Home Remedies/Best Exercises For Patent Ductus Arteriosus

Preterm infants are at increased risk for patent ductus arteriosus, which is often associated with neonatal mortality and morbidity.(1)

In healthy full-term infants, the ductus arteriosus closes within 48 hours to 72 hours of birth.(1)

Home Remedies/Best Exercises For Patent Ductus Arteriosus

Home Remedies/Best Exercises For Patent Ductus Arteriosus

For most children with patent ductus arteriosus, it is important to prevent infections. Good oral hygiene, along with regular dental checkups, will help in preventing infections. Most children and adults with ductus arteriosus lead a normal life and can exercise and play like other children. It is, however, recommended to take your doctor’s advice about exercises/activities that are safe according to the need of your child.

A regular follow up with the medical professional is a must to prevent any complications related to your child’s condition. In some cases, a patent ductus arteriosus might be detected at a later age as an adult during routine checkups. The doctor will recommend you to a trained cardiologist to treat the condition. It is important to clear all queries regarding the defect and follow a healthy lifestyle to prevent any future complications.

Inform the doctor immediately if any symptoms unrelated to patent ductus arteriosus or any other heart defect. Keep yourself and the doctor informed on all vitamins or supplements your child is taking along with medications.(3)

The ductus arteriosus is a centrally placed vascular shunt that connects the pulmonary artery to the aorta. This shunt allows the oxygenated blood to bypass the uninflated fetal lungs from the placenta to enter into the systemic circulation. Once the infant is born, rapid closure of the ductus arteriosus takes place to transition into the vascular mature divided pattern of arteriovenous circulation. When the failure of ductus arteriosus closure takes place, then it results in a condition called Patent Ductus Arteriosus or PDA. It is mostly seen in premature infants where the ductus remains open until the age of 7 days in about 64% of the infants born in 27 to 28 weeks of the gestational period and 87% of infants born in the 24th week of gestation.(1)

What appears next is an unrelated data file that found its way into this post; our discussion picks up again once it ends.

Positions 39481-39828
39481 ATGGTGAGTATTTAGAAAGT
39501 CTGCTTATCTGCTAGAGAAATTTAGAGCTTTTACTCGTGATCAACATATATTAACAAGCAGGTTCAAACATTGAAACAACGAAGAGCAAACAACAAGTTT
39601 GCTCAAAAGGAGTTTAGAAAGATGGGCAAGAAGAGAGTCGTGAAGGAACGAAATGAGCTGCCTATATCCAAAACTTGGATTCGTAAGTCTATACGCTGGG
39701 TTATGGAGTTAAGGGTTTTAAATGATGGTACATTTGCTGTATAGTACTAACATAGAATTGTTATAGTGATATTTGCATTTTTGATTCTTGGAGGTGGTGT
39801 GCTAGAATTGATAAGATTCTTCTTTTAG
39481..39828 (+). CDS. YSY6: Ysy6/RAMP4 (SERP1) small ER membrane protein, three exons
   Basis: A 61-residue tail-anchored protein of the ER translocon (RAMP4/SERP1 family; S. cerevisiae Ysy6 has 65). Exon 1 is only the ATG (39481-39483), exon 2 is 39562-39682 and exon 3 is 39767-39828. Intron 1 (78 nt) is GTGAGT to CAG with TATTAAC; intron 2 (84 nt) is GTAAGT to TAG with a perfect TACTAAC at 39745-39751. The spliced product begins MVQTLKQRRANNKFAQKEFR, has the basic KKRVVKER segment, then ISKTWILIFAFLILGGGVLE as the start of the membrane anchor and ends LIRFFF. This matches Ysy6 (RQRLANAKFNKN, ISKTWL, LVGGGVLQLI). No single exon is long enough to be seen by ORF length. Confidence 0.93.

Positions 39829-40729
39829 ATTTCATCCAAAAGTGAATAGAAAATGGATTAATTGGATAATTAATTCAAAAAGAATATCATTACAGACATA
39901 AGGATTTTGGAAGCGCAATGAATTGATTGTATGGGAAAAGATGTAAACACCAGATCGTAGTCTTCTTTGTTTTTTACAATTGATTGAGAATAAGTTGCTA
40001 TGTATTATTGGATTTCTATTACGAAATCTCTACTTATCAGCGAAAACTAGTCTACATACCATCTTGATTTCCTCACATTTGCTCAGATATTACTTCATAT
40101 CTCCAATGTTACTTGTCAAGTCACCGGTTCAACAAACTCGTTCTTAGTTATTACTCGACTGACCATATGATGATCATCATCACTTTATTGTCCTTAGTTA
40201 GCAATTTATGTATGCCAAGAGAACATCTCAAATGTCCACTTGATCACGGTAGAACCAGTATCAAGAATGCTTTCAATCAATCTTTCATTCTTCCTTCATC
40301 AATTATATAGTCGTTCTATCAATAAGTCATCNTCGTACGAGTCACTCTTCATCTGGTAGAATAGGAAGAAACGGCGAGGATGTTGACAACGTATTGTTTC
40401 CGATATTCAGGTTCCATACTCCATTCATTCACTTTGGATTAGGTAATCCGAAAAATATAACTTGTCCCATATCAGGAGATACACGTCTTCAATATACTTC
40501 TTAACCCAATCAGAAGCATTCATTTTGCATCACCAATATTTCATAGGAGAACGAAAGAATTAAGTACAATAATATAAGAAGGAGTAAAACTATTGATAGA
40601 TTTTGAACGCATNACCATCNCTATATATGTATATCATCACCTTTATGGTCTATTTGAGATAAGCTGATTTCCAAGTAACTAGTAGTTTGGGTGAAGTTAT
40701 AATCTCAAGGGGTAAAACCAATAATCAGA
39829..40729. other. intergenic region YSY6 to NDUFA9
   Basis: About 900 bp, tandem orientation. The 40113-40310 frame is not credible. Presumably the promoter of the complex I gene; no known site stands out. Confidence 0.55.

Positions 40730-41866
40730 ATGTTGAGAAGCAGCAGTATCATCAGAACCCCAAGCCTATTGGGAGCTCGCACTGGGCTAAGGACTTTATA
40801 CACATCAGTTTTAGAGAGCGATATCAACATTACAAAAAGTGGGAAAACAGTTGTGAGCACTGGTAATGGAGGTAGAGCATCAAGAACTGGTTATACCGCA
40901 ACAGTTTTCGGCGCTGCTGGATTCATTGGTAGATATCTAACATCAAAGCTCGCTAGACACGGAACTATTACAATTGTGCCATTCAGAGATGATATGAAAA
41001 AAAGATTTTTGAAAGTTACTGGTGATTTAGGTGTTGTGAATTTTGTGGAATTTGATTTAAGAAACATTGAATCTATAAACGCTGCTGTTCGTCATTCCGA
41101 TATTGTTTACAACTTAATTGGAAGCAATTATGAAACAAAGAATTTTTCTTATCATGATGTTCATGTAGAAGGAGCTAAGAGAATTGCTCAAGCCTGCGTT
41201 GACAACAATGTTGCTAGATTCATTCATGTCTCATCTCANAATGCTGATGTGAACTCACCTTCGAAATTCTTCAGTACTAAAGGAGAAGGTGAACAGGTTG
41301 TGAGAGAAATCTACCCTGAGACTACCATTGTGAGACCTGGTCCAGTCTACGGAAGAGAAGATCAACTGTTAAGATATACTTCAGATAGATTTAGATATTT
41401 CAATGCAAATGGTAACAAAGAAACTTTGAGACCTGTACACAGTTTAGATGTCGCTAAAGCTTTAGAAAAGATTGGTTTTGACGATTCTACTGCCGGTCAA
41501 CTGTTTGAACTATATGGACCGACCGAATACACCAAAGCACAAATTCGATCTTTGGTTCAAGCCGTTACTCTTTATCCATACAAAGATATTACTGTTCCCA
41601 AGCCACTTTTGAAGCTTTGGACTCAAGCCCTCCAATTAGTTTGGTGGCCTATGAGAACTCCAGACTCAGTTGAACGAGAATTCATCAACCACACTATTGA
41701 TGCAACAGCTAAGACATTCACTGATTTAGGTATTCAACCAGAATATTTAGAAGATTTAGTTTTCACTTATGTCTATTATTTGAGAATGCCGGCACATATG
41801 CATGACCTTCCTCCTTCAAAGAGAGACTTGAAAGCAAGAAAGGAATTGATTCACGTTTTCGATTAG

Patent Ductus Arteriosus leads to extra blood flowing through the lungs. A large patent ductus arteriosus results in an excess flow of blood to the lungs, exerting pressure on the blood vessels and lungs by increasing workload. This can lead to fluid buildup in the lungs, making it harder for the infant to breathe and feed normally. The number of cases of patent ductus arteriosus reported in girls is twice the number of cases in boys.(2)

Management Of Patent Ductus Arteriosus

The symptoms might differ in various infants depending upon the size of the opening between the aorta and pulmonary artery. In some cases where the size of the opening or shunt is small, then he or she might not present any symptoms. But in the case of a large-sized opening, the common symptoms include:

  • Bluish discoloration of the skin (cyanosis) due to lack of oxygen.
  • Feeling tired throughout the day or extreme fatigue
  • Difficulty in breathing (rapid breathing)
  • Trouble while feeding
  • Recurrent infections
  • Poor weight gain
  • Trouble while performing day to day activities in older children.(2)

The management depends upon the age of the person being treated. In a premature infant, the patent ductus arteriosus will close on its own.

The doctor will closely monitor the child’s heart to ensure the open blood vessels are closing correctly. In full-term babies who have small openings without any symptoms and health problems, monitoring is all that is needed.(3)

Medications include the use of NSAIDs such as ibuprofen (Advil, infant Motrin) or indomethacin to help close a patent ductus arteriosus in premature babies. Non-steroidal anti-inflammatory drugs help in blocking hormone-like chemicals in the body that keep the PDA open. Surgical intervention is required in children who present with severe complications in whom medications are not effective. The surgeon will repair the open duct using stitches or clips, and it usually takes a few weeks for the child to fully recover from heart surgery. Catheter procedures might be recommended in full-term babies, children, and adults to close the ductus arteriosus.(3)

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